On the other hand, some of the world's poorest countries have made impressive strides toward the targets, she said. In Myanmar, for example, where the 2005 per capita gross domestic product was only about $1,700, the sanitation target has already been met. According to Davis, political commitment has been a crucial factor in Myanmar, which has celebrated a National Sanitation Week each year since 1998 and has incorporated sanitation services into its national health policy. By contrast, neighboring Indonesia, with a per capita gross domestic product of $4,500, is lagging in its efforts to expand access to sanitation services and is expected to miss the 2015 target.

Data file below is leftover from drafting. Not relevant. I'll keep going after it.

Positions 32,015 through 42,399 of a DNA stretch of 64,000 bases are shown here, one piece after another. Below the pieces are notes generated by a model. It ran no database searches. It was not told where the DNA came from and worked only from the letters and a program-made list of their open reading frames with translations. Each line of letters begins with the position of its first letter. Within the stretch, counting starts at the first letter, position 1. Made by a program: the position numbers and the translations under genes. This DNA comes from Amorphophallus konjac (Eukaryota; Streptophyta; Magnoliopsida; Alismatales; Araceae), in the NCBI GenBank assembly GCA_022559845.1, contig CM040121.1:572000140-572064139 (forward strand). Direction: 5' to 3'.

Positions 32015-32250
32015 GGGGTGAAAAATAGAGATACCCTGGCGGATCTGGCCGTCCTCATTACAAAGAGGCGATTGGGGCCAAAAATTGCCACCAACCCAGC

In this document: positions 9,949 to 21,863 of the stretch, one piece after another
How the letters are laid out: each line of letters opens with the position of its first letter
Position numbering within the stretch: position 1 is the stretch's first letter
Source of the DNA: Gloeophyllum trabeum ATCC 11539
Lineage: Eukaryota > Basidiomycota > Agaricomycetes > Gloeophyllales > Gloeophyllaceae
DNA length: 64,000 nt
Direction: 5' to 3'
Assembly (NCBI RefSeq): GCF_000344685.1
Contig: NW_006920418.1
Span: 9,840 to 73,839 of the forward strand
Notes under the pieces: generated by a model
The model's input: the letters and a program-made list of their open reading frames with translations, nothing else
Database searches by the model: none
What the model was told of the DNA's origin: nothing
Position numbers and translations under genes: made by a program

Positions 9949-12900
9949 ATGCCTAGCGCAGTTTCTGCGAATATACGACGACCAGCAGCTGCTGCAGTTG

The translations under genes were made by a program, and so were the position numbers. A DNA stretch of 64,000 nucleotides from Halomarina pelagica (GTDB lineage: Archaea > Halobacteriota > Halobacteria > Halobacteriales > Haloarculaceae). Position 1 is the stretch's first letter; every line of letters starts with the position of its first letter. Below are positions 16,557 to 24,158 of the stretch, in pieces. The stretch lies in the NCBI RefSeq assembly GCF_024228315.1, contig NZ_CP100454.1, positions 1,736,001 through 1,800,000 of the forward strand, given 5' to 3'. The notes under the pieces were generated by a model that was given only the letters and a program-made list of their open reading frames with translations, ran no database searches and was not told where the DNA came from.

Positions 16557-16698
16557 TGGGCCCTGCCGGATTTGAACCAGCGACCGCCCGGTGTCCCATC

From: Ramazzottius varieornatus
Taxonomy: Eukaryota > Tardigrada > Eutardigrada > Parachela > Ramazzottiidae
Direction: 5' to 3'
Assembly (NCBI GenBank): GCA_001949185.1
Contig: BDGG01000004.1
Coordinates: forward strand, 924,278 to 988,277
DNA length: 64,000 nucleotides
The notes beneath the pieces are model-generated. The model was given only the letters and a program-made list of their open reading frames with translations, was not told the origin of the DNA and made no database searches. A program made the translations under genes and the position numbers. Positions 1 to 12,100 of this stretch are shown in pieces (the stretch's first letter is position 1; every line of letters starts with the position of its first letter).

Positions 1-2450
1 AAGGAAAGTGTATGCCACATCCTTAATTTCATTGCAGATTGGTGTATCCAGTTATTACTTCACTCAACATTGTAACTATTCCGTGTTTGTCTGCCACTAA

Despite the challenges, Davis said that it is still possible to meet both Target 10 goals, because in recent years new actors, such the Bill and Melinda Gates Foundation, and new strategies, such as focusing on sanitation in rural as well as urban areas, have emerged on the scene.
"It would be simpler to meet the national targets by focusing on urban areas, because you can serve more people more quickly when they are clustered together," she said. "From a public health perspective, you may also argue that it's the smart thing to do, because densely settled areas are particularly vulnerable to the transmission of waterborne diseases. But from an ethical perspective, such a strategy is untenable."